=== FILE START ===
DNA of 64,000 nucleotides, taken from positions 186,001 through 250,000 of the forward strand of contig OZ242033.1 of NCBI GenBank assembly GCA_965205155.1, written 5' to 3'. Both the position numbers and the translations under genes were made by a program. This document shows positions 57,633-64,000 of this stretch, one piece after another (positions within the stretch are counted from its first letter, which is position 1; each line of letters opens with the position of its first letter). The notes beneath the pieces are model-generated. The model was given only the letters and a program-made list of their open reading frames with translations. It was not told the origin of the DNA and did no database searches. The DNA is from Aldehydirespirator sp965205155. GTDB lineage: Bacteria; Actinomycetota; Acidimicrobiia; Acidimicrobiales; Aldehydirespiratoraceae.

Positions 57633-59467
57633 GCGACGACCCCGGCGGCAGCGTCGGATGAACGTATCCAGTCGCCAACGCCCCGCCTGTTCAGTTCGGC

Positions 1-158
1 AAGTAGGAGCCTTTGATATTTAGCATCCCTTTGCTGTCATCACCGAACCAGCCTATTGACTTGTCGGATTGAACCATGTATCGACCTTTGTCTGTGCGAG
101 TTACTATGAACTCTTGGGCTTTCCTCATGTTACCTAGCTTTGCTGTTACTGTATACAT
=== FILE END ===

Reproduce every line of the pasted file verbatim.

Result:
DNA of 64,000 nucleotides, taken from positions 186,001 through 250,000 of the forward strand of contig OZ242033.1 of NCBI GenBank assembly GCA_965205155.1, written 5' to 3'. Both the position numbers and the translations under genes were made by a program. This document shows positions 57,633-64,000 of this stretch, one piece after another (positions within the stretch are counted from its first letter, which is position 1; each line of letters opens with the position of its first letter). The notes beneath the pieces are model-generated. The model was given only the letters and a program-made list of their open reading frames with translations. It was not told the origin of the DNA and did no database searches. The DNA is from Aldehydirespirator sp965205155. GTDB lineage: Bacteria; Actinomycetota; Acidimicrobiia; Acidimicrobiales; Aldehydirespiratoraceae.

Positions 57633-59467
57633 GCGACGACCCCGGCGGCAGCGTCGGATGAACGTATCCAGTCGCCAACGCCCCGCCTGTTCAGTTCGGC

Positions 1-158
1 AAGTAGGAGCCTTTGATATTTAGCATCCCTTTGCTGTCATCACCGAACCAGCCTATTGACTTGTCGGATTGAACCATGTATCGACCTTTGTCTGTGCGAG
101 TTACTATGAACTCTTGGGCTTTCCTCATGTTACCTAGCTTTGCTGTTACTGTATACAT